• LaurenWallace

Nutrient Density

When you think of healthy eating what is the first thing that comes to mind? Chicken and broccoli? Fresh fruits & vegetables? Lean proteins? Me too. And, those are all excellent and healthy choices. However, one thing many of us do not consider when making healthy choices, is nutrient density. So, what is nutrient density? Let's let Dr. Josh Axe explain.

Top Nutrient-Dense Foods and Their Benefits

By Dr. Josh Axe, DC, DMN, CNS

June 15, 2020

Original article and page source found here.

While you may have never heard the term nutrient density before, you’re likely already familiar with the concept of eating mostly nutrient-dense foods.

There are many ways that health experts describe the idea of eating a nutrient-dense diet. For example, Dr. Joel Fuhrman, author of the book “Eat to Live,” coined the now-trendy term “nutritarian.” I love this term!

A nutritarian describes someone who chooses foods based on their micronutrient per calorie content. In other words, a nutritarian doesn’t bother counting calories, eating only low-fat foods or sticking to a raw food diet. Nor does a nutritarian follow a “one-size-fits-all” diet plan or theory.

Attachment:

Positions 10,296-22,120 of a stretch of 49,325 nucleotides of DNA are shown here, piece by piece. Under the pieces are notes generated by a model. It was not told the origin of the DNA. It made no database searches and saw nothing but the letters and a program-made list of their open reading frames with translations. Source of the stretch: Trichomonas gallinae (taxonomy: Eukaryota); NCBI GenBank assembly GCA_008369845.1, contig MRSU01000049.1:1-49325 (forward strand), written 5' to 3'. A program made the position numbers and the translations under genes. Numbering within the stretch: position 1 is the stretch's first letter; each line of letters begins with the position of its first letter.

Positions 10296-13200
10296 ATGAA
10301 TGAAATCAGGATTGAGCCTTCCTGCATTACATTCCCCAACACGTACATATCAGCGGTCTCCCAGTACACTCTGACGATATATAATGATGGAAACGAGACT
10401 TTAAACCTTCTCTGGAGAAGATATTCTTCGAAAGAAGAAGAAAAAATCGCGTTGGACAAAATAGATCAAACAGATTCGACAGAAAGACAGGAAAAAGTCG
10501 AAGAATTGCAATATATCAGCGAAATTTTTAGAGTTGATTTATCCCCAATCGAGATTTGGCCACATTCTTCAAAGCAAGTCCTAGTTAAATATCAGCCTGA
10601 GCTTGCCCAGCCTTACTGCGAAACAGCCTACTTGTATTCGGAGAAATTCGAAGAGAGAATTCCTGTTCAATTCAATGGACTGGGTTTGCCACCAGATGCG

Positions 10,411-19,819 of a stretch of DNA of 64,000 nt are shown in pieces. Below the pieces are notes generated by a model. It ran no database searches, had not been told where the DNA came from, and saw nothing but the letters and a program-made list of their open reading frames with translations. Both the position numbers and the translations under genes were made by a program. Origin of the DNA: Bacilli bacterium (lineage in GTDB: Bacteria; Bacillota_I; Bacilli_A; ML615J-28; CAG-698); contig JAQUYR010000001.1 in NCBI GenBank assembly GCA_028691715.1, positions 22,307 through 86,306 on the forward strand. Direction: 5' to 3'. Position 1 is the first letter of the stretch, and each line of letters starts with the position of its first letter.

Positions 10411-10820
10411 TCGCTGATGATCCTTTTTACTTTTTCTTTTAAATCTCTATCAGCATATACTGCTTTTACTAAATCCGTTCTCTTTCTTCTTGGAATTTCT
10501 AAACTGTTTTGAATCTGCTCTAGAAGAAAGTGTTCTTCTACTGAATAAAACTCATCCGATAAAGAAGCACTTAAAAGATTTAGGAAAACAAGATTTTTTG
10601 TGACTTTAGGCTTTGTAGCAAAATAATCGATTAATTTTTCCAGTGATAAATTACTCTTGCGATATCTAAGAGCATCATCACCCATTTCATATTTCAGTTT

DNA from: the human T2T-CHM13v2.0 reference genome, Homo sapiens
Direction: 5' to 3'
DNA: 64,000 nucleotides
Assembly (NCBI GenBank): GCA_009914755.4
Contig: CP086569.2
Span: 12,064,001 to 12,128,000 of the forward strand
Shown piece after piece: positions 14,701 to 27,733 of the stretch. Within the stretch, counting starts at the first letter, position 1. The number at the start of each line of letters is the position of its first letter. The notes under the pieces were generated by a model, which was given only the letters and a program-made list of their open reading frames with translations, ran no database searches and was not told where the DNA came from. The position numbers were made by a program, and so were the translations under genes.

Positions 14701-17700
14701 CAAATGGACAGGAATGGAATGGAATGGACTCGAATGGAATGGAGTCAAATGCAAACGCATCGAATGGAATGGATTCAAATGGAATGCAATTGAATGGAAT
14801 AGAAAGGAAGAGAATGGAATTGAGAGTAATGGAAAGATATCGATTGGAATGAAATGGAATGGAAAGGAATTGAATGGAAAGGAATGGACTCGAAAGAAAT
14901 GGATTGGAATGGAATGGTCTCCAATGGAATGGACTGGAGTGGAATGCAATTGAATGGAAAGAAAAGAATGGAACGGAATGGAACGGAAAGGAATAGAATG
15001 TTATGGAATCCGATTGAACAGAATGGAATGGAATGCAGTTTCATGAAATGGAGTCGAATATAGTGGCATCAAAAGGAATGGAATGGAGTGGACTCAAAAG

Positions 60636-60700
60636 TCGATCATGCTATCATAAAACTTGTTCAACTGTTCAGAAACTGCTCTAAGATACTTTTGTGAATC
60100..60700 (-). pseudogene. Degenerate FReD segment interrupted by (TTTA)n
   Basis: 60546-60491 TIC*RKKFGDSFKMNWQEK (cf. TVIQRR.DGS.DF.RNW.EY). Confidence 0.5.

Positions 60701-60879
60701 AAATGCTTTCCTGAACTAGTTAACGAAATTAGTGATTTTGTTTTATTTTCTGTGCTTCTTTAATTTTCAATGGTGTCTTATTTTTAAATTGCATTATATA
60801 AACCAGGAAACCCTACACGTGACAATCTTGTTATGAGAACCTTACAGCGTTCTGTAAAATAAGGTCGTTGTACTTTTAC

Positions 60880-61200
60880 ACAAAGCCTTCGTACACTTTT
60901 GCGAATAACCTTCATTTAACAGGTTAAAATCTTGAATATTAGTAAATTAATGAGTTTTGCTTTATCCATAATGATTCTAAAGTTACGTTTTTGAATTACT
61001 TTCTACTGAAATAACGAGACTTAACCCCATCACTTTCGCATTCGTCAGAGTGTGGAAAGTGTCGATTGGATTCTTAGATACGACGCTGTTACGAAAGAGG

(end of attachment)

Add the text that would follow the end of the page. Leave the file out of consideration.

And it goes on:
Rather, he or she focuses on eating a variety of the most nutrient dense foods available — in other words, unprocessed, whole foods — in order to feel satisfied and remain healthy.

What Is Nutrient Density?

Nutrient density refers to the amount of beneficial nutrients in a food in proportion to how many calories it has (or its energy content).

According to the National Institutes of Health and the U.S. Department of Health & Human Services, “nutrient-dense foods” are those that provide a high amount nutrients but have relatively few calories.

Fruits and veggies are probably what come to mind when you think of healthy foods, but other whole foods have high nutrient density values, too. Examples include wild-caught fish, cage-free eggs, beans and peas, raw nuts and seeds, grass-fed lean meats and poultry, and ancient/whole grains.